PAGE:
You’re working away when a window pops up on your screen letting you know that there are new updates available. But you’re busy right now, so you hit the ‘remind me later’ button. But when later comes around and you get that reminder you asked for, you’re still busy, so you dismiss it again.
The thing is that these notifications are not just created to annoy us while we’re working. They are trying to tell us something incredibly important: that our software needs a new layer of protection, or that there are improvements or bug fixes you could be benefiting from.
Software updates perform a wide range of tasks. Some are for individual software programs; others are for our operating systems. There are updates that clean up and get rid of outdated features, whilst others install new and improved ones. Some updates renew drivers and others fix annoying bugs. But perhaps the most important updates are the ones that deal with security flaws.
What is a security flaw and how does a software update resolve it?
Software flaws are weaknesses or holes in the security of an operating system or software program. Hackers are a dab hand at writing code to exploit these weaknesses via malware. The code gets them into your machine when you open a certain website or email or play infected videos.
Once malware has infected your machine, it has the ability to compromise data, take control of your PC or use software differently to how it should be.
Once an update is released, hackers worldwide will know there is a security flaw ready for the taking. As fast as software developers are coming up with ways to halt security attacks, so hackers are finding new ways in. The game just goes around and around.
You should be aware that your data and files are at risk unless you have installed the latest updates. Everything you store digitally: photos, videos, files, databases; it’s all potentially exposed to hackers. Certain strains of malware have the ability to completely wipe documents from a hard drive or copy them to a remote server. No one will forget the effects of the WannaCry epidemic that swept the nation and further afield in 2017 leading to personal data and company documents being held hostage until payment was made to release them. In a lot of cases, the systems that were compromised were not up to date.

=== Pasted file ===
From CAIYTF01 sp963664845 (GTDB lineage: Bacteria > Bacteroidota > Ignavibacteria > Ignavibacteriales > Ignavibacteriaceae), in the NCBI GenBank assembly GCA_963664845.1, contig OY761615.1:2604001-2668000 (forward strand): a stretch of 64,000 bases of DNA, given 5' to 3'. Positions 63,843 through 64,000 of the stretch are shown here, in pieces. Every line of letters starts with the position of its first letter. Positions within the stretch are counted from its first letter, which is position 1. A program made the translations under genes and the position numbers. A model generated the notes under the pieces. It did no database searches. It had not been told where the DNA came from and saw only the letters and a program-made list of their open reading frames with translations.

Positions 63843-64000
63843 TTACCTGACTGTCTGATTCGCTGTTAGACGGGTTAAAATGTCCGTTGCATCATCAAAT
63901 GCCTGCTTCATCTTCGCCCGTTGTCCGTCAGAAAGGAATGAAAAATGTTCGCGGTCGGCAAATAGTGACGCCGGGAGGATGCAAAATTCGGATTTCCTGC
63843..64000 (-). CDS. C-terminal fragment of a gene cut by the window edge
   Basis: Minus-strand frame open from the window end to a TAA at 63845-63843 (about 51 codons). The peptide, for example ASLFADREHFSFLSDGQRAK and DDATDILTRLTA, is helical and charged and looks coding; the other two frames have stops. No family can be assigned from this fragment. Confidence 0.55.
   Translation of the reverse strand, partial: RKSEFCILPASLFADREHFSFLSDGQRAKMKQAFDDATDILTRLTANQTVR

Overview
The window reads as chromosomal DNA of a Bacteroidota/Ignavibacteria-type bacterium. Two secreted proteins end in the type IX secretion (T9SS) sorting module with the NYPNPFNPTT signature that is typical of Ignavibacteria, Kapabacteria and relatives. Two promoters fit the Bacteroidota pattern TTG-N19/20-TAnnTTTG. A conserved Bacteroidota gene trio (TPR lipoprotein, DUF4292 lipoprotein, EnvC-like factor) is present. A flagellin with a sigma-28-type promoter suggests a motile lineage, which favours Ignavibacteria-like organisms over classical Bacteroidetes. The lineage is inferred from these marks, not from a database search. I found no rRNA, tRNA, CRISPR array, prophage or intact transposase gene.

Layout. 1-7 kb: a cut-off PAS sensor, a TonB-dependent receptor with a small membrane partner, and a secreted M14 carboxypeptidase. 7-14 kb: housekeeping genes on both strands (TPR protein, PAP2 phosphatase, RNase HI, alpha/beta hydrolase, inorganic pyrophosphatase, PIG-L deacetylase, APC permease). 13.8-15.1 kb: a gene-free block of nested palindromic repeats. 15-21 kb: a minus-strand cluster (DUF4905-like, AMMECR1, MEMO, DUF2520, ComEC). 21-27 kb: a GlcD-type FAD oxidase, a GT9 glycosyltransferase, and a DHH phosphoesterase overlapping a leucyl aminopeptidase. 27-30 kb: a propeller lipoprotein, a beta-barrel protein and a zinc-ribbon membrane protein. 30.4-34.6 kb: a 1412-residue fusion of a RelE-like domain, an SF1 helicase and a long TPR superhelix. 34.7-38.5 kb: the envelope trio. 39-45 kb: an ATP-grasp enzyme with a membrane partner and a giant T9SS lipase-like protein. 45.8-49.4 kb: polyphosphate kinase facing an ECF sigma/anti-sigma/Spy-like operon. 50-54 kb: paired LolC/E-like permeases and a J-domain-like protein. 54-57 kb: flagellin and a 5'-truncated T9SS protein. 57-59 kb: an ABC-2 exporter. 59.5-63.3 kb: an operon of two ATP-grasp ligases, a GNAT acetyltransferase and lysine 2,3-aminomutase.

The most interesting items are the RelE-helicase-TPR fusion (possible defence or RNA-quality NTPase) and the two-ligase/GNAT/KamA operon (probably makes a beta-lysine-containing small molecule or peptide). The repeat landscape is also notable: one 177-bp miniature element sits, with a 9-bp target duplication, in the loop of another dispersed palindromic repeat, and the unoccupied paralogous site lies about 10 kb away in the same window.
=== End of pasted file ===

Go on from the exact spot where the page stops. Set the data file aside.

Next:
Ensuring you update operating systems and keep software updated as and when it prompts you is vital if you want to avoid these types of threats.
A large number of organisations are still using legacy infrastructure, mainly because it delivers continuity, but also because there is a belief that the cost and upheaval of migrating to new technology would be damaging both financially and in terms of productivity.
In actual fact what some organisations may not realise is that the cost of maintaining legacy systems could actually be higher than the long term gains made by updating.
Aside from hindering innovation, there are some extremely serious risks associated with sticking with a legacy system, malware being one of them. Windows XP for example is, according to Microsoft, six times more likely to be infected with malware than more recent versions of Windows.
Some legacy systems simply cannot be security patched, or there are no patches available at all.
With such high risks offering up the potential for reputation damage, reduced profitability and loss of competitive edge, and the fact that legacy systems are subject to expensive maintenance costs, it is clear to see that the most astute option would actually be to update to a system powered by today’s technologies and protected by modern security measures.
Even though software updates may seem like an inconvenience, and the prospect of system upgrades may be a real worry, the fact is, both could actually save you from a host of serious issues.
So, the next time you see an updates notification, be sure to action it. And if you are ready for a system upgrade to move your legacy infrastructure into the 21st century, how about talking to IQ in IT? We offer a hands-on service whereby we’ll get to the bottom of your individual needs and then build a system around them so that you have the infrastructure you need to grow, and that does the best job possible in keeping your organisation safe and secure.